After Growing Up Without Health Insurance, "Relieved" by the Supreme Court Health Reform Ruling
This is part of a series in which Robert Wood Johnson Foundation (RWJF) leaders, scholars, grantees and alumni offer perspectives on the U.S. Supreme Court rulings on the Affordable Care Act. Michelle Scott recently graduated from Rowan University and is an intern at RWJF, working with The Future of Nursing: Campaign for Action.
I’m 22 and uninsured. I’ve only had health insurance for the four years I went to college, and now that I’ve just graduated, I no longer have that luxury. I survived the first 18 years of my life without it, but thanks to the Affordable Care Act, I don’t have to live without it for the rest of my life.
The day I received my college health insurance card in the mail, that flimsy piece of laminated paper with my name on it, I vividly remember thinking, “Wow. I’m allowed to be sick.” During my time at college I never got sick, nor injured in a serious accident of any kind where I actually needed medical attention. There was a brief period where I thought I smashed my hip and orbital bone in a skateboard incident my senior year of college, but after sitting on the ground at the skate park for a minute, and contemplating whether my family could afford to patch me up, I decided to walk it off. From my very early childhood, that’s how I learned to treat any kind of issue: Walk it off, or rest up until you can walk it off.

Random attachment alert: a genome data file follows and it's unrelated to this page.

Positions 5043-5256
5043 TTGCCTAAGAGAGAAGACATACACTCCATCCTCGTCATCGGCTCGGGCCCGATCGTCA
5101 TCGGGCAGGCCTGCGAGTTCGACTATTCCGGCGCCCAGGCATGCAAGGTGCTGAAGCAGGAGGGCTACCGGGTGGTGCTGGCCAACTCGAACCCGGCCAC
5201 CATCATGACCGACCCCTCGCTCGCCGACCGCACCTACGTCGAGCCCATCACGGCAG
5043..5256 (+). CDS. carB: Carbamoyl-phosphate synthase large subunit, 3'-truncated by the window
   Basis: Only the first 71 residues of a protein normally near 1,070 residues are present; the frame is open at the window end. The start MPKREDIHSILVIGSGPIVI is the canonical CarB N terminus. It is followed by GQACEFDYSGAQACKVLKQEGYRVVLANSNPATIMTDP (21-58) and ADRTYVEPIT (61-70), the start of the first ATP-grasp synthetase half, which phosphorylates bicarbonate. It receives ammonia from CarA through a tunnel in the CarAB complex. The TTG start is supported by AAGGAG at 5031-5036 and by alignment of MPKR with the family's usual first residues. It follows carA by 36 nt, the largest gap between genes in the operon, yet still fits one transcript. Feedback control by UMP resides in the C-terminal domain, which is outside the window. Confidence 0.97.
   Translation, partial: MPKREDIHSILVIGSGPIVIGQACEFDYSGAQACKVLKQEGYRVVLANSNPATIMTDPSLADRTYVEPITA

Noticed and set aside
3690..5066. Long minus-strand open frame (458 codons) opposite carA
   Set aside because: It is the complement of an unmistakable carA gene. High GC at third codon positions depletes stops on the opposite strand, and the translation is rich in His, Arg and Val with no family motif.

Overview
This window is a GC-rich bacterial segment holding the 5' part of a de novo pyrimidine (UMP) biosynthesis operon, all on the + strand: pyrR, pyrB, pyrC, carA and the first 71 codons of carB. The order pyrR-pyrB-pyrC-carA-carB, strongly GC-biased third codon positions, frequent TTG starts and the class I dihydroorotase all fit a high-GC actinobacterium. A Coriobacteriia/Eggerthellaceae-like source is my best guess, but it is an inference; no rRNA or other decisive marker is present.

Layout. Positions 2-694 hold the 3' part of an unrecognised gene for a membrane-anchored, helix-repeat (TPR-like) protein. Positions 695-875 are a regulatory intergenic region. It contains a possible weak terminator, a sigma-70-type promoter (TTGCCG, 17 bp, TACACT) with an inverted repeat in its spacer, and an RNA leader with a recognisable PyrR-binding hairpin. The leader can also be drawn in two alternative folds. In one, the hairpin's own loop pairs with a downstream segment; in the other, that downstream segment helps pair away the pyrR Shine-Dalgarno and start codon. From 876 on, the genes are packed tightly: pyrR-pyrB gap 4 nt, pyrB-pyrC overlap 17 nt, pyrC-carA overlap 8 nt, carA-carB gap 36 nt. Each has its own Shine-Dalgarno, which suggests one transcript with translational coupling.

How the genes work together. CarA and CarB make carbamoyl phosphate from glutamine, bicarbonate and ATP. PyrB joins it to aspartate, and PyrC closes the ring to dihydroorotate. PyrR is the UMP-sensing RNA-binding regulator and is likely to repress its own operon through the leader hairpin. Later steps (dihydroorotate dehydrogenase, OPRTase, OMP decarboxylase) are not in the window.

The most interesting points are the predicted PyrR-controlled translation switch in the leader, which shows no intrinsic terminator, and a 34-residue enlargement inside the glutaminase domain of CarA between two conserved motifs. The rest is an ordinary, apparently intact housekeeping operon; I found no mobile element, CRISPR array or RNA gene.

I was not a frequently ill child, if you don’t count the number of times I had pink eye or ear infections, or severe cases of the flu every year. I had the pneumonia when I was four or five, but that wasn’t something my mom, who was a nurse’s aide (and as such didn’t qualify for company health insurance), couldn’t treat with some cold water on a rag padded across my warm forehead and some nibbles on saltine crackers every now and then.
I vaguely remember being in a doctor’s office for strep throat when I was eight, but I only went in because my sister was being checked out at the time for it, and my mom thought it would be a good idea to get me checked out, as well. What I remember very specifically from that day is my mom arguing with the receptionist not to charge her for two separate visits for both my sister and me. The doctor only told me to say, “Aaaaaahhh” and she knew right away I had strep, too. But the office charged us anyway, and I remember feeling guilty for being sick because it cost my mom money, money we just didn’t have. I resented the doctor’s office ever since, and I became one tough patient to care for.
Like a lot of people without insurance, my family and I learned to cope and we were lucky that we didn’t need urgent or continuous care. I know that for some people with serious illnesses, going without health insurance can be much more problematic or even a matter of life and death. With the Supreme Court ruling that the new health care law can go forward, I am relieved that I’ll be able to get care if I am sick or hurt – and I won’t have to hide it or walk it off. I can now get the care I need when I need it, and not feel guilty about the cost to my family. It still sounds strange to even say that to myself, that I will get care, but thanks to the Affordable Care Act, it’s something I can get used to.